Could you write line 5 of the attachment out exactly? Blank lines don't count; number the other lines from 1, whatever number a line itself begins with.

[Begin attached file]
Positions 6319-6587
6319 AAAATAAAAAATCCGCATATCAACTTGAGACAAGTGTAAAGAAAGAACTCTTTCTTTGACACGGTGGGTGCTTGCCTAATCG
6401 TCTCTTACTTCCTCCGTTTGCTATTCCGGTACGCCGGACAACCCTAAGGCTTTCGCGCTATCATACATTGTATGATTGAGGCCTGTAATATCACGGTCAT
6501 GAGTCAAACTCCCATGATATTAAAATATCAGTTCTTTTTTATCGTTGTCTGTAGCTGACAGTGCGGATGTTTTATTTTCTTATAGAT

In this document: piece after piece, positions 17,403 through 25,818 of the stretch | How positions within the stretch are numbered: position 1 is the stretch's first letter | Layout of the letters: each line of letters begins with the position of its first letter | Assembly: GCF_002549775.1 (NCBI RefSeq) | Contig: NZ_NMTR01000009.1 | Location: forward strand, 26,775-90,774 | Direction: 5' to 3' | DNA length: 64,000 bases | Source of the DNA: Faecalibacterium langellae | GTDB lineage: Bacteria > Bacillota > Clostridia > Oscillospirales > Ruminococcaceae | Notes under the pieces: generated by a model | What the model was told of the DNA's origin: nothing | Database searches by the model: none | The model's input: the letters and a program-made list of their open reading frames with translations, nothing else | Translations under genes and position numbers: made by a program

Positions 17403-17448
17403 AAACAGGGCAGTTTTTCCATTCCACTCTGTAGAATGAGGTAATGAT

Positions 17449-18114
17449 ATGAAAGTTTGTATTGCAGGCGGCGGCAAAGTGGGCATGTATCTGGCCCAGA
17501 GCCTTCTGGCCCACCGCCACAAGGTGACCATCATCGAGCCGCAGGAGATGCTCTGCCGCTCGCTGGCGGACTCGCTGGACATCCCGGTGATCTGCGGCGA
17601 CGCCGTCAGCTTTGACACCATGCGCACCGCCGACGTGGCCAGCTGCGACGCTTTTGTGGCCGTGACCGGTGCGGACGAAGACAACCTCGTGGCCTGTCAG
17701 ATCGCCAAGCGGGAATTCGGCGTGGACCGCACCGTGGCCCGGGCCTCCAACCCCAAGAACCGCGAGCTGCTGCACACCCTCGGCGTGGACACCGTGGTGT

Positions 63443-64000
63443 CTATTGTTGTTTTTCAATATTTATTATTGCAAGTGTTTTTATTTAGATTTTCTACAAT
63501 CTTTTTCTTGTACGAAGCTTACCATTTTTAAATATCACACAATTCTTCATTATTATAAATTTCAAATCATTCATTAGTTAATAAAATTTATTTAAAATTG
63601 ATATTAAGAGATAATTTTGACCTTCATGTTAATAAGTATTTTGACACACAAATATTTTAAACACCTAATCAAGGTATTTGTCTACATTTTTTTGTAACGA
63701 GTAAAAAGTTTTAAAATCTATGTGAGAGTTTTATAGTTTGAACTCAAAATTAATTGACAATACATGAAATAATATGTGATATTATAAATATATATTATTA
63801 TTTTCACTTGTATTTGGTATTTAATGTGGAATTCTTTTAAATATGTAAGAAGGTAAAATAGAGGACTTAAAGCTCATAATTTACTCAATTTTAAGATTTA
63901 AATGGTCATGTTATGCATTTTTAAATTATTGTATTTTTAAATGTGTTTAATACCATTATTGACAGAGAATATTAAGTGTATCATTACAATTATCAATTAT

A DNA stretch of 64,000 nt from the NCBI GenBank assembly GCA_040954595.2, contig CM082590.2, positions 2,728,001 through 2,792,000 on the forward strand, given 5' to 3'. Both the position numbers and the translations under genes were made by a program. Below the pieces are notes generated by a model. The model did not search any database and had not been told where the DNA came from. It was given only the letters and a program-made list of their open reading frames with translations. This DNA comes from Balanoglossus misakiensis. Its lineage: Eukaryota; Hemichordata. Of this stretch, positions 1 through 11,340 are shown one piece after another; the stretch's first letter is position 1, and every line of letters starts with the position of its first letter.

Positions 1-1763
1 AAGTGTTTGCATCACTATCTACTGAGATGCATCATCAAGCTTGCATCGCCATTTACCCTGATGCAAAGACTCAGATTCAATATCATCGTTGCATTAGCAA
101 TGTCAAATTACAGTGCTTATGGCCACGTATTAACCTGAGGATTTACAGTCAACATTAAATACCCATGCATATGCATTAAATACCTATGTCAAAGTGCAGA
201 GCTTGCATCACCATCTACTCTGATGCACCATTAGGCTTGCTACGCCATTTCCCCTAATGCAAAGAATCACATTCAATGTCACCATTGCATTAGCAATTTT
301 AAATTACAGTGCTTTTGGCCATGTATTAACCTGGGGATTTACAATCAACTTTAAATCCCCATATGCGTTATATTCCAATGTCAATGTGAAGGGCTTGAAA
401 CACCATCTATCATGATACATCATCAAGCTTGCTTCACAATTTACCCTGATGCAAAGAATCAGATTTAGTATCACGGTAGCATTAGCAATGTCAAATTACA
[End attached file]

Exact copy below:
In this document: piece after piece, positions 17,403 through 25,818 of the stretch | How positions within the stretch are numbered: position 1 is the stretch's first letter | Layout of the letters: each line of letters begins with the position of its first letter | Assembly: GCF_002549775.1 (NCBI RefSeq) | Contig: NZ_NMTR01000009.1 | Location: forward strand, 26,775-90,774 | Direction: 5' to 3' | DNA length: 64,000 bases | Source of the DNA: Faecalibacterium langellae | GTDB lineage: Bacteria > Bacillota > Clostridia > Oscillospirales > Ruminococcaceae | Notes under the pieces: generated by a model | What the model was told of the DNA's origin: nothing | Database searches by the model: none | The model's input: the letters and a program-made list of their open reading frames with translations, nothing else | Translations under genes and position numbers: made by a program